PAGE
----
Finally, given that many inflammatory and immunomodulatory proteins share genetic loci and may therefore be driving associations via genetically correlated SNPs in high linkage disequilibrium, we computed pairwise linkage disequilibrium for all SNPs used as instrumental variables of blood proteins that were significantly associated in our analyses. To calculate linkage disequilibrium, we used LDlink  and the CEU population panel (Utah residents from North and West Europe) as the reference.
KEGG pathway analysis was performed in R with the significant proteins for both outcomes separately, using the clusterProfiler library 4.0 . To account for multiple testing, we calculated false discovery rate (FDR) on the pathways, the significance threshold was set at pFDR = 0.05.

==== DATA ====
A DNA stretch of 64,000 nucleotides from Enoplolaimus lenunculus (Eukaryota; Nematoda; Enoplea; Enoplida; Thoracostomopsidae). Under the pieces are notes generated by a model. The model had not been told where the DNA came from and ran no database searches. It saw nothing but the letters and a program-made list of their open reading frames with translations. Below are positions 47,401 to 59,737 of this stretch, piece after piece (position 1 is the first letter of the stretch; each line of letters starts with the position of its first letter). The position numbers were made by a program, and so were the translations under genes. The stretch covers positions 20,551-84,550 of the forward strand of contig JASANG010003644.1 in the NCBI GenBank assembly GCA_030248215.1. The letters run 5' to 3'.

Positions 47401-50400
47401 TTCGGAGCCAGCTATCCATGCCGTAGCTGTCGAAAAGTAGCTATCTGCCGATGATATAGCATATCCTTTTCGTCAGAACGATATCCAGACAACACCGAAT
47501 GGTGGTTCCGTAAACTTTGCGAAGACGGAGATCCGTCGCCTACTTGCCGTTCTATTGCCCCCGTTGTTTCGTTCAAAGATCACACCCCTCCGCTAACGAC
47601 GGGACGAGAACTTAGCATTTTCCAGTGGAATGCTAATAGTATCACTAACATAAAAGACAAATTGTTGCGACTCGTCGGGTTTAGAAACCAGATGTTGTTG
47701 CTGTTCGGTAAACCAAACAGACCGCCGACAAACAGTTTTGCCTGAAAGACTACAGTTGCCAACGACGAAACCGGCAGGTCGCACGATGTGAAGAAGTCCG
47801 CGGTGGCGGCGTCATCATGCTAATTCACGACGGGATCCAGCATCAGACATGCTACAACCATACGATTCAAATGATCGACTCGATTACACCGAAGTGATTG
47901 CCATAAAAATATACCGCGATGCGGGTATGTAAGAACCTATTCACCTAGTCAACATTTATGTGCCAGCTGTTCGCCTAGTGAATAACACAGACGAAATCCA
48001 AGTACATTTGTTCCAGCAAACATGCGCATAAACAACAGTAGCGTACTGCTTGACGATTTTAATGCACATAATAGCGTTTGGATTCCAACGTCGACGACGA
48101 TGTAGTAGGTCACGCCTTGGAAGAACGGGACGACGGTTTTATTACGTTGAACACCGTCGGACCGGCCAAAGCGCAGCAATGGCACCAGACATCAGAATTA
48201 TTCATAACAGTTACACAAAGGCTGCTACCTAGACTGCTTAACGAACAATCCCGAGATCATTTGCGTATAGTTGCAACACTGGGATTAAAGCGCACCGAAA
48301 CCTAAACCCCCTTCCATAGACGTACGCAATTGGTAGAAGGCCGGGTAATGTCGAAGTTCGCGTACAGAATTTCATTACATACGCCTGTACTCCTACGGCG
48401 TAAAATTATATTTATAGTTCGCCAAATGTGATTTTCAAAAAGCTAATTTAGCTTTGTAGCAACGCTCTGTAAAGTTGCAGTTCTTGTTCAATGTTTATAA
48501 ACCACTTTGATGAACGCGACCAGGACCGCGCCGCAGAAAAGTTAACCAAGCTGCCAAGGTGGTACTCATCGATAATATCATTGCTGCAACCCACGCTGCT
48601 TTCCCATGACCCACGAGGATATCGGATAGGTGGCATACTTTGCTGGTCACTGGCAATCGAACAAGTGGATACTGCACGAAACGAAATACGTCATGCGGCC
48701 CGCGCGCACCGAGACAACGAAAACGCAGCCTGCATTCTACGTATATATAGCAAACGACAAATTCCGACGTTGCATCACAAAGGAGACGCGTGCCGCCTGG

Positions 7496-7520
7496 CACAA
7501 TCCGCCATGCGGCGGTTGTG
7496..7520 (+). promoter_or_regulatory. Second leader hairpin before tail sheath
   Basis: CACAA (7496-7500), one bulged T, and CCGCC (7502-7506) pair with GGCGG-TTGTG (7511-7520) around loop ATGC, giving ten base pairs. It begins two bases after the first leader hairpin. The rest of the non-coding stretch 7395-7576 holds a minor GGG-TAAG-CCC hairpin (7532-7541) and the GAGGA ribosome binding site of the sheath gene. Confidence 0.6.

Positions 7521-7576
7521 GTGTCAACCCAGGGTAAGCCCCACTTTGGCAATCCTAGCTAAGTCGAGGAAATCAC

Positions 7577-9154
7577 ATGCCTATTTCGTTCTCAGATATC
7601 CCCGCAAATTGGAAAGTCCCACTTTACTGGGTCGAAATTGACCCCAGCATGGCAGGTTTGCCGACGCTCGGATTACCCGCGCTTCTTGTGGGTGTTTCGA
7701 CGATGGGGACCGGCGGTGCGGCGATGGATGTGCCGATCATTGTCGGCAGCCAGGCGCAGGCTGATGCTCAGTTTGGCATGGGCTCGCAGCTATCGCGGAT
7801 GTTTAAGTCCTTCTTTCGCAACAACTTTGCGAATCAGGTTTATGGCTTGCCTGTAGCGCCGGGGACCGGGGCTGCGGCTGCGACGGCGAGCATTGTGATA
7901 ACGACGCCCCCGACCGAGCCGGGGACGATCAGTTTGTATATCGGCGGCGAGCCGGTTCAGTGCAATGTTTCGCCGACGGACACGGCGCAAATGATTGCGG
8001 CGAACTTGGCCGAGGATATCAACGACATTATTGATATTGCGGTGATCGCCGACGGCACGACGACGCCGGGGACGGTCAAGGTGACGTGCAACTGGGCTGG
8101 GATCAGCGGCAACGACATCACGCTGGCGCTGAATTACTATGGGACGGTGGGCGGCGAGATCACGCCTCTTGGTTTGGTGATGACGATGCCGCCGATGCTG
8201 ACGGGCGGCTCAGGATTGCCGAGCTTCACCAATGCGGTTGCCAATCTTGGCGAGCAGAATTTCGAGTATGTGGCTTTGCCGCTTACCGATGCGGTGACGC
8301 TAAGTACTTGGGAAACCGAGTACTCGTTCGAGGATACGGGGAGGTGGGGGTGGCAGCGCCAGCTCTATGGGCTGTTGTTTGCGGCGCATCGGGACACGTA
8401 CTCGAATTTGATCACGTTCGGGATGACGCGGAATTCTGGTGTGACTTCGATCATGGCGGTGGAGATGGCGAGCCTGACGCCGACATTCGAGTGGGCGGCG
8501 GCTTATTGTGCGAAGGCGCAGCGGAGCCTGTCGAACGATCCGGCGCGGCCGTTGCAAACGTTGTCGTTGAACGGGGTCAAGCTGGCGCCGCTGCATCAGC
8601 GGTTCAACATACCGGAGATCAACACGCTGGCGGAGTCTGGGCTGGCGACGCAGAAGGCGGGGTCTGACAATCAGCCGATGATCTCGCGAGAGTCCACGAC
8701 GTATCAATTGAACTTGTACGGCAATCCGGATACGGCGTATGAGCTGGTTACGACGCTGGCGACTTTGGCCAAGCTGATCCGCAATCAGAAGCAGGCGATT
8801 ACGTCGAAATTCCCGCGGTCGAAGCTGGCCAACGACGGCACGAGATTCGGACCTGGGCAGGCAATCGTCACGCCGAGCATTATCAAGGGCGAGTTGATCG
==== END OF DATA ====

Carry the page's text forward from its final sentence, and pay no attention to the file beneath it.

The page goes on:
We tested 3,890 associations with hospitalization-COVID-19 as the exposure and blood proteins as outcome (yielding 1 statistically significant association); and in reverse, 5,314 associations of blood proteins as the exposure and hospitalization-COVID-19 as the outcome (yielding 15 statistically significant associations). Additionally, we tested 2,687 associations with need for respiratory support/death-COVID-19 as the exposure (yielding 1 significant association); and in reverse, 3,273 associations with respiratory support/death-COVID-19 as the outcome (yielding 13 significant associations, Table 1). Our results show for some proteins, robust associations with the same proteins twice, as they were measured twice in independent GWASs, serving as direct replication. In order to easily identify these proteins, we added a suffix of the study name to the protein. In addition, note that units of protein measurement differed in studies, with some studies using standardized units (see studies in S1 Table). Thus, we will report our findings per standard deviation increase.